Anxiety is needing constant reassurance from friends and family. It’s not being able to maintain relationships because you can’t stick to plans and they quickly become frustrated, thinking you’re unreliable. It’s apologising repeatedly for things you didn’t do, because your brain convinces you that it is your fault. Anxiety is not being able to leave your home and isolating yourself even further. It’s not being able to do everyday tasks like going to school or work or even going to the store for milk.

Anxiety is living in fear that everyone is judging you. It’s pretending to be on your phone when you’re in public so people don’t think you’re lonely and laugh at you.

Physical symptoms such as sweating, nausea, shaking, stammering, headaches, numbness, rapid heart rate and panic attacks are just some of the very few forms of anxiety that we face everyday. It’s having a disruptive sleeping pattern and having poor eating habits. It’s erratic mood swings and the inability to control your own thoughts. I think it’s also important to include memory loss, because it doesn’t get talked about enough. A Mental illness can have a huge impact on your memory, making you forget things more easily, meaning restoring new information can be tricky.

Not everybody will experience all of these symptoms, because everyone is affected by their illness differently. Some people might be able to hold down a job or attend college five days a week. Some might only be able to attend therapy once a week. Some people might be loud and confident, while others will be quiet and withdrawn. It’s easy to compare yourself to other people when you have a mental illness and social media plays a big part in triggering this feeling of failure and I will be writing a blog about this in upcoming weeks.

It’s important to remember that everybody is on their own journey and you are doing more than enough.

If you would like more information on your mental health or need someone to talk to, feel free to check out

Teen years

Everyone has dreams when they’re little. Some want to be a pilot or an astronaut. Some want to be police officers with big scary uniforms or even a postman, handing out newspapers early every morning.

I didn’t really have any dreams, I’m more of a “whatever happens-happens” kind of girl. Sure, I dreamed about working alongside Charlie in the gigantic chocolate factory, with so much chocolate you could physically explode through the roof and whizz off into outta space. You know, nothing too drastic.

School was one of the best experiences for me (I know, shudder, gasp) because I loved to learn, though to tell you the truth, most of what I learned back then I can’t remember today. It was a place of stability where, even though I hated most of the lessons (I was never too good at rounders anyway) , it gave me a routine which is how I like things, in order. Parts of school were terrible of course, the horrific bullies in the corridor at lunch, waiting to lob their yoghurts at passerby’s, falling face first into my math teachers behind, colliding into a teacher during dodgeball (the best sport might I add) and sending her flying, and the endless amounts of falling outs with friends and ex-boyfriends, but I wasn’t bullied at school, aside from a few slimy comments, which I am grateful for, because I know just how cruel people can be.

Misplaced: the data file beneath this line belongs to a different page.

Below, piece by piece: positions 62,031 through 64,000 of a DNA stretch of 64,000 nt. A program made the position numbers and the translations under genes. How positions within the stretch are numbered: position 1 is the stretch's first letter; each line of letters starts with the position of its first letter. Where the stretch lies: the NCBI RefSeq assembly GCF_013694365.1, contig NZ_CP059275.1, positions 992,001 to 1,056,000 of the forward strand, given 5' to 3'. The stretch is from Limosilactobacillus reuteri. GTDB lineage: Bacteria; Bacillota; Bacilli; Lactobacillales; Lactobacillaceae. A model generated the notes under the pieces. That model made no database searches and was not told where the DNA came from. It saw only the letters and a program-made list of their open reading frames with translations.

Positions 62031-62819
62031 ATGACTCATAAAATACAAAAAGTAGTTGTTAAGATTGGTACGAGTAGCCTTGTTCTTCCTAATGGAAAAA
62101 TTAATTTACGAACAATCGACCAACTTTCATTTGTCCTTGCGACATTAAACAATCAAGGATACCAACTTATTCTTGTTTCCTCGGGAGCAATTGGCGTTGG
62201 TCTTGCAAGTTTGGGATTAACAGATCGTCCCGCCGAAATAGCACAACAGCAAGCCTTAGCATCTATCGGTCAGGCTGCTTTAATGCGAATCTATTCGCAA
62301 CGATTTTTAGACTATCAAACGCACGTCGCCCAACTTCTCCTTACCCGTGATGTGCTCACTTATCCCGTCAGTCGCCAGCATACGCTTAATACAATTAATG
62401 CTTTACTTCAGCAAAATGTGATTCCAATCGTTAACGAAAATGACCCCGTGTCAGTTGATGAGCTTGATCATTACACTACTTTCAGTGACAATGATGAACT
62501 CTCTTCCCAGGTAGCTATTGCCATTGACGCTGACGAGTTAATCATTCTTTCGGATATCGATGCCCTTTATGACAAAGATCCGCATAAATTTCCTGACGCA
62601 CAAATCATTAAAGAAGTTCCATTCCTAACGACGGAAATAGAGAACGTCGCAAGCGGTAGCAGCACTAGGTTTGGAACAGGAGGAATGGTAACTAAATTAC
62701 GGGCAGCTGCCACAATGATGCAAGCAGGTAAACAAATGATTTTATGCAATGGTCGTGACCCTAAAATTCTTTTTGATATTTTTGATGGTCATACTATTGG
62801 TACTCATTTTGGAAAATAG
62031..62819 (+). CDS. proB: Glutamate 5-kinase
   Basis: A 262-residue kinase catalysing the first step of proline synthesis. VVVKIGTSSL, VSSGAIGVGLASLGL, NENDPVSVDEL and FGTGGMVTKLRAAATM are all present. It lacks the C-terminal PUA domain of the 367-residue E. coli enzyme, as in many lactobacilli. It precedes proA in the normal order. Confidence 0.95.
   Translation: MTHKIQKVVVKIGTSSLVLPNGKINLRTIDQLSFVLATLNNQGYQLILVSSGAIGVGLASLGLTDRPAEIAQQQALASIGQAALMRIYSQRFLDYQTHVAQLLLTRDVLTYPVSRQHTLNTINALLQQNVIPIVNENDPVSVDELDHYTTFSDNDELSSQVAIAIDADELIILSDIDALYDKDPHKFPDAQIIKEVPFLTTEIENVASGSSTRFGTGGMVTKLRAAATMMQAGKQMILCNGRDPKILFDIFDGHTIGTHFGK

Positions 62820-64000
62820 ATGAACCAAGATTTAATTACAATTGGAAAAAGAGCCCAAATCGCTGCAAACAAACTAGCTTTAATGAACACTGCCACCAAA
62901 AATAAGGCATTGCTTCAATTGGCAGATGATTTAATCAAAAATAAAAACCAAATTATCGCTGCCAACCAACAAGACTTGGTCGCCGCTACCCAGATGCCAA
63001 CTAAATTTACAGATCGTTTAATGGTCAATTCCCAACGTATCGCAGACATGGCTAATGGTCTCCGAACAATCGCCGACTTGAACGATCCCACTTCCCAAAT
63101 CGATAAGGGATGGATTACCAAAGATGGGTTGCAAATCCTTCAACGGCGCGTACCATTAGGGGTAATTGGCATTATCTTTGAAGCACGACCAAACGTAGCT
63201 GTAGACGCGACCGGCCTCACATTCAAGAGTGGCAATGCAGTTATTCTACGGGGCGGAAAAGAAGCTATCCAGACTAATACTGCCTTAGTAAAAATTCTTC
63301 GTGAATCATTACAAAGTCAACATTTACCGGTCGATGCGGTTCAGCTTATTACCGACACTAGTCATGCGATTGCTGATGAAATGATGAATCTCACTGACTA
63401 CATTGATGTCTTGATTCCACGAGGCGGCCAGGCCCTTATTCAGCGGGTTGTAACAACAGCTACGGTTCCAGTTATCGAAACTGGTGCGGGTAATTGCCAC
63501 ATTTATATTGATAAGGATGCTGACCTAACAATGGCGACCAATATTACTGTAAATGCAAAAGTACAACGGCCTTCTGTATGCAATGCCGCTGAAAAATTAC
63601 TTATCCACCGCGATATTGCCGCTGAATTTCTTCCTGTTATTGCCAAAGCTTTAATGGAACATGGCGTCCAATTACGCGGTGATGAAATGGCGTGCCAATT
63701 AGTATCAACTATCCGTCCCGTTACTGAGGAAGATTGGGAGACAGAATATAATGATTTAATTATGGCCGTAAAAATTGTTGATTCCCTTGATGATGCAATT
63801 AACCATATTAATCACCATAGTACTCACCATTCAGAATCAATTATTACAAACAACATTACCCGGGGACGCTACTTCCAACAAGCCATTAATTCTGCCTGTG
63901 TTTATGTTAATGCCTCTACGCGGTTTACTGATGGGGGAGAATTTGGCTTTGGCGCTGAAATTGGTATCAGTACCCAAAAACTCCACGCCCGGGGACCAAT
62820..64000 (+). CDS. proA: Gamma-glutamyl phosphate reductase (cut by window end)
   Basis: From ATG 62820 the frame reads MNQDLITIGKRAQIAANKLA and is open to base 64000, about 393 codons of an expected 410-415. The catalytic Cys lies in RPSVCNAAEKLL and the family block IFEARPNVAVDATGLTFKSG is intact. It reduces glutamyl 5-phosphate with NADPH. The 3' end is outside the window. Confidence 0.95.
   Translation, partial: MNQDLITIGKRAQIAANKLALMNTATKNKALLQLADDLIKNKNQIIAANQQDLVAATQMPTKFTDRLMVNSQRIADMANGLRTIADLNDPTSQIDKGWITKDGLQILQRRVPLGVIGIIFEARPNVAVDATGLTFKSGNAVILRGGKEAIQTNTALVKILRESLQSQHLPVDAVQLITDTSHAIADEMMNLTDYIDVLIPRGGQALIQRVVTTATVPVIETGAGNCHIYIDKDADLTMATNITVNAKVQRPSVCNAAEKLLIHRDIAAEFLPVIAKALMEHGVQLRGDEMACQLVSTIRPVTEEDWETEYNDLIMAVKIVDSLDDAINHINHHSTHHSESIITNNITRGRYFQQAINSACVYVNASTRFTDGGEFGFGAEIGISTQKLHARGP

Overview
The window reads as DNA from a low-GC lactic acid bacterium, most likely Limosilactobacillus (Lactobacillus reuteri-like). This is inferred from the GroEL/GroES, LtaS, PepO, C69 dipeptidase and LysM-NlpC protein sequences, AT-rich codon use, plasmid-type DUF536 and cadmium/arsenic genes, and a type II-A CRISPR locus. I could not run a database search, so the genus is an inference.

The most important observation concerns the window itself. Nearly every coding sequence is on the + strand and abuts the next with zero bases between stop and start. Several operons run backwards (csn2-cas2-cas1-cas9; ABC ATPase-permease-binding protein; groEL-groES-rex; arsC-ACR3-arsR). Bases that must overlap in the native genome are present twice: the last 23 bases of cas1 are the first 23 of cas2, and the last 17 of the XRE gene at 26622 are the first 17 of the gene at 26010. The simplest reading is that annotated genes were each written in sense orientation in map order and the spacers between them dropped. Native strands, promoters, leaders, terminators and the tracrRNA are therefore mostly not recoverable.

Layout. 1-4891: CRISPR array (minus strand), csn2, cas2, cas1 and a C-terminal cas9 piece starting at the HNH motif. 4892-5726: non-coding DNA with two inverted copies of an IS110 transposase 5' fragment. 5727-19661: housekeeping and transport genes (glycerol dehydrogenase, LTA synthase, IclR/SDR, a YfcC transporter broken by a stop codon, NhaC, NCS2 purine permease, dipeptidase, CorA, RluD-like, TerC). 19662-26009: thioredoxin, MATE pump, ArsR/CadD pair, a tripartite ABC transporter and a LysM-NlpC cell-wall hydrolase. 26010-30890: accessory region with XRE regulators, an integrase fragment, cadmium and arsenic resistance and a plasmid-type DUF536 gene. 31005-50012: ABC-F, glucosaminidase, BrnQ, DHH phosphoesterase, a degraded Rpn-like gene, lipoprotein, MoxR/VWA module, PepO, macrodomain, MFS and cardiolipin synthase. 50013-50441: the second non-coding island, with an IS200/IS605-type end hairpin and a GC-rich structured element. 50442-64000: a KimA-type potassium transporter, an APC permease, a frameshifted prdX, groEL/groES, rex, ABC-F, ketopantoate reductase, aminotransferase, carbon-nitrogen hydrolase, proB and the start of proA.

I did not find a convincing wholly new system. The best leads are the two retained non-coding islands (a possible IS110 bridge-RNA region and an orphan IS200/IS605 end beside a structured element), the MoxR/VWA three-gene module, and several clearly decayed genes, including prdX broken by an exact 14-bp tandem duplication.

During my final years of school, I started getting a really weird feeling during our weekly assemblies. Now, I know we all hated assemblies, sat on the cool hard floor listening to the headteacher drone on about correct uniform and could the boys please stop “setting off fart bombs in the boys changing rooms.” But this was a feeling I had never experienced before. It was a tight feeling in my chest, like somebody was grabbing me around the throat and I was struggling to breathe.

I would sit in the hall every week, my head bowed low, avoiding eye contact with everyone, and my back bent at an awkward angle. I would feel paralysed. I would sit in the same position for the full twenty minutes in agony, scared to move incase everyone laughed at me. Time seemed to stretch out for a lifetime.

It felt as though all the students and members of staff were burning holes in the back of my head, whispering about me. I would have these thoughts rushing through my mind, “oh god why are they giggling, am I sitting funny? Does my hair look messy? Do I smell? Please hurry up and finish.”

I felt as though everyone was judging me, when of course they wasn’t. They were just wishing they could be back outside on the field instead of listening to another lecture.

The thought of sitting in those rows with the other pupils in my year group still haunts me to this day. I could never focus on anything the headteacher was saying, it was all just a blur. It felt as though I was on a different planet to everyone else.

God help me if a teacher called me to the front of the room for something. The pure horror of having a teacher call out your name, beckoning you to the front. That heart sinking feeling as you carefully step over your classmates as though you’re walking a tightrope and then unintentionally stepping on somebody’s foot and hearing a loud shriek. With your head bowed, face flushed and your legs like jelly, you make your way to the front, only to be greeted by a hundred pair of piercing eyes, burning straight into your skin. Oh how you wish aliens would finally make a visit and snatch you up from this living nightmare. You hear the popular crowd roar in laughter as the headteacher offers you his hand to shake and you accidentally miss and hit him straight in the stomach. What may feel like a casual evening stroll for the rest of your classmates, you feel as though you’ve just stumbled into dragons den, where the judges lay waiting. Thank god I never have to endure another one of those tribulations.